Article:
A prime example of this, obviously, is Turkey, the biggest laicizing experiment in the modern Islamic world. In fact, Turkey has had a long history of laicization, starting in the early part of the 19th century; but the consciousness of what secularism versus laicization actually means emerges in Turkey in this century. After the Turkish Republic was created at the end of the First World War, there was a period of about two decades when a conscious attempt was made to secularize at the national level, or certainly at the state level. So the creation of a secular republic was followed by 25 years of complete religious persecution, and then a lifting of that persecution and the establishment of some religious institutions under the control of the state. In the 1980s, under the religious right party called Anavatan, or Motherland, the distinction between religious institutions and state institutions was being blurred; it was blurred even more under Refah, the Salvation Front, which was in power in Turkey for the first half of the 90s, primarily at the municipal level. In that period, there was a very conscious public debate on laicization; in fact, when Refah came to power the major Turkish journal of the study of religion devoted an entire special issue to the laicization question. That might not sound remarkable, but in Turkey it was very remarkable, because journals are historically instruments of the state, and the way laicization has been defined in Turkey, the separation of the state and religion means precisely the non-discussion of real religious issues in state-controlled or public spaces.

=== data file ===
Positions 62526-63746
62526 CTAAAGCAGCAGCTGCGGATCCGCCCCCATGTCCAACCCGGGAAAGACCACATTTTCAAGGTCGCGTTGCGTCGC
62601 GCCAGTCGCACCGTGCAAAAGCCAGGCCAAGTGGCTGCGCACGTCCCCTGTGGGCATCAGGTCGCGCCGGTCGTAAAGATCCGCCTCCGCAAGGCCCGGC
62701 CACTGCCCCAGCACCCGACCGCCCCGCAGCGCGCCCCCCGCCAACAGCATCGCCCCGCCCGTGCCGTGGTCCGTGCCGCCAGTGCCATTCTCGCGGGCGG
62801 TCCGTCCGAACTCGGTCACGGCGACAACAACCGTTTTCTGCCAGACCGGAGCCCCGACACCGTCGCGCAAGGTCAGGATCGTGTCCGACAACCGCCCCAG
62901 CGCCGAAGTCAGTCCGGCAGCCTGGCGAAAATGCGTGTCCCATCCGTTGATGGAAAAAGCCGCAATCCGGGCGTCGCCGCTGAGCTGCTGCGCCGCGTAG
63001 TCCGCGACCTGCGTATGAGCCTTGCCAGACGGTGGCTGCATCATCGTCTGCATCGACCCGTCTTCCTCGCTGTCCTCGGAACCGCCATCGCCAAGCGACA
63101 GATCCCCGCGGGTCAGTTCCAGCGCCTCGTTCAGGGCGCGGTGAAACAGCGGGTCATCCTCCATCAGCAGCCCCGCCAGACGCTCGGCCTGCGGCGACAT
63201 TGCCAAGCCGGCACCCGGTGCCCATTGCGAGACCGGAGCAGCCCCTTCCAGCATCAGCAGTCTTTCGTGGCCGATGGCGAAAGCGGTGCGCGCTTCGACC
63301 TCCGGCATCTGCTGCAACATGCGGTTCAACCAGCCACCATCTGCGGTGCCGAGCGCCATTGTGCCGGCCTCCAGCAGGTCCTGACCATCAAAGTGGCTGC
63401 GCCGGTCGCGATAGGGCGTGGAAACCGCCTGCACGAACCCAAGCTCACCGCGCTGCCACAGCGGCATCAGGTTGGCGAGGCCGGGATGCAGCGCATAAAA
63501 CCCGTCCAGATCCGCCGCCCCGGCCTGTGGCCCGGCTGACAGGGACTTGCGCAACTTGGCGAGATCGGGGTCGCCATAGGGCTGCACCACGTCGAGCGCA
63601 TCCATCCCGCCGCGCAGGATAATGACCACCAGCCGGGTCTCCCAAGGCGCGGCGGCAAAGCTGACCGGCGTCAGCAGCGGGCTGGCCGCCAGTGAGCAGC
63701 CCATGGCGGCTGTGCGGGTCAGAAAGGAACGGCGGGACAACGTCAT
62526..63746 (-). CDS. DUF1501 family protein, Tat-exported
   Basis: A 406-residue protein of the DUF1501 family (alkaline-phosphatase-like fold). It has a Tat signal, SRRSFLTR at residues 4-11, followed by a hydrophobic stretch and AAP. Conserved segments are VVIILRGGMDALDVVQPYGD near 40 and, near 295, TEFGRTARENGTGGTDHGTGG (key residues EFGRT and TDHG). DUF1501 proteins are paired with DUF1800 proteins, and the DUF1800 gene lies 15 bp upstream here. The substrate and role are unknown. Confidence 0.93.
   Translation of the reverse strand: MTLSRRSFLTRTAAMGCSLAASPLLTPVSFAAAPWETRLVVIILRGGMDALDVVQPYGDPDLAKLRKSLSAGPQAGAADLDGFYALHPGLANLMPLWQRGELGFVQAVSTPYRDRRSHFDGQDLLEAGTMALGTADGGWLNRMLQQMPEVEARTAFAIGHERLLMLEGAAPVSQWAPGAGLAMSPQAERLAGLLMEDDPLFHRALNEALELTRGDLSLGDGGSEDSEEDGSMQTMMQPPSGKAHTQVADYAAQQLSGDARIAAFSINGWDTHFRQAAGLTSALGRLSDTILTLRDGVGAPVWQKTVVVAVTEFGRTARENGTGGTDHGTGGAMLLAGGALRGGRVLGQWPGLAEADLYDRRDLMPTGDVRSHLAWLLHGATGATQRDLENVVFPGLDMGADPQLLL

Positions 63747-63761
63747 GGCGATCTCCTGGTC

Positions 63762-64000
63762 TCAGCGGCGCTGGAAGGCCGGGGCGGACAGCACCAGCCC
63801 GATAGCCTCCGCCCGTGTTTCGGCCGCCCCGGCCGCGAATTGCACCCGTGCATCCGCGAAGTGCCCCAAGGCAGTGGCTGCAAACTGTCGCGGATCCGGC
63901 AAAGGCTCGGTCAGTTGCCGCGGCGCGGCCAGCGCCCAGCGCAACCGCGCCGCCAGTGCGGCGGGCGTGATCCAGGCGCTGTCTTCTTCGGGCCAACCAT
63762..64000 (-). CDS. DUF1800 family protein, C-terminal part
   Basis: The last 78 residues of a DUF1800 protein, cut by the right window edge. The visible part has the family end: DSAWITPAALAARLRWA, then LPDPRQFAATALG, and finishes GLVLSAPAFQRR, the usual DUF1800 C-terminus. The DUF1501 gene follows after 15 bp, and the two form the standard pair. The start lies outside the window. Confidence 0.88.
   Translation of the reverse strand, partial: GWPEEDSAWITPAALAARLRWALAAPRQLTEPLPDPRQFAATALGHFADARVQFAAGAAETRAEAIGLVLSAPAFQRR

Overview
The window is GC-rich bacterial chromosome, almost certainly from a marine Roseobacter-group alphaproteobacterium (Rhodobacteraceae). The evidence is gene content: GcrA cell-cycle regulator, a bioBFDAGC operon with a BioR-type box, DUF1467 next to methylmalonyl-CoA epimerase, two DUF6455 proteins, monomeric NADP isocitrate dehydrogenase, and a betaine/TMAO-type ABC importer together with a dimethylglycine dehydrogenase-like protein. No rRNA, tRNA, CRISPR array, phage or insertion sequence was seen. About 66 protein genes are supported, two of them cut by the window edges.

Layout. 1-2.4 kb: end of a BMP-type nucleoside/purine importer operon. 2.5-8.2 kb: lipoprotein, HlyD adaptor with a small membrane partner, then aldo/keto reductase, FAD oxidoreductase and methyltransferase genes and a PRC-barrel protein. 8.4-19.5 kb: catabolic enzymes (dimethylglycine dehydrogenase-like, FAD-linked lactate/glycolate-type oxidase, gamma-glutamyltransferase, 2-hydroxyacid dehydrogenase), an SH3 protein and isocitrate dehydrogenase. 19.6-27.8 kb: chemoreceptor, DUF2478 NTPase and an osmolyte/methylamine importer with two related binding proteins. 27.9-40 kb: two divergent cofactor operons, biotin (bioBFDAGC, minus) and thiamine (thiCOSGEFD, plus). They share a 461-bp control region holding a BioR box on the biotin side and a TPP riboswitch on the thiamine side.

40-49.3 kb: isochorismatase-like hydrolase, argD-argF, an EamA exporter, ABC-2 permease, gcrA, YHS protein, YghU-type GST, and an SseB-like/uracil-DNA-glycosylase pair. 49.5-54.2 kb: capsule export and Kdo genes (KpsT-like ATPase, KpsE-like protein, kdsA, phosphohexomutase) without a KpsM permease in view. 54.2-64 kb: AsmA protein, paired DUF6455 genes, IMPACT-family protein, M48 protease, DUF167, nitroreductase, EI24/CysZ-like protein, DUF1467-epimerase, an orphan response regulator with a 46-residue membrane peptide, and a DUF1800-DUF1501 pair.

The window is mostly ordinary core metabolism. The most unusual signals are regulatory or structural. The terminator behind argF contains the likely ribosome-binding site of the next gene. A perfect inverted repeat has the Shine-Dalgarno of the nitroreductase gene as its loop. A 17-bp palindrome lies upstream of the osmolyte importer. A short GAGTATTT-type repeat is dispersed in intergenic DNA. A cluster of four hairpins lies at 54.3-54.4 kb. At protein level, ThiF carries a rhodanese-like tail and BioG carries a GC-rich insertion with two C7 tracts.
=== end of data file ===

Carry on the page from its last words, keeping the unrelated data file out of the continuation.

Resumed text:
It’s precisely this conflict over the relationship of religious and state institutions in Islamic society which has set the tone for debates on women’s issues in the contemporary Islamic world “contemporary” meaning from the 1980s, perhaps even back into the ’70s. These debates can range from (in the context of Turkey) whether it is allowable to discriminate against head-scarf-wearing women in the workplace or in education, to (in parts of Africa and Asia) the issue of why the state has failed to take any definitive stand on the question of female genital mutilation, to (in the case of Pakistan), the issue of the rollback of women’s rights that was part of the Hudood ordinances. These were promulgated in the late ’70s and concerned certain notions of what constituted Islamic criminal law, including the issue of who could bear witness, and the status of male versus female right to education, jobs etc. Another obvious example is the controversy over the novel “The Satanic Verses,” whose author, Salman Rushdie, was perceived by certain people as committing insults against the Qur’an, and what the legitimate response to such an insult should be. All these questions are examples of contestation of who has the right to determine the place of religion and religiously determined behavior in society.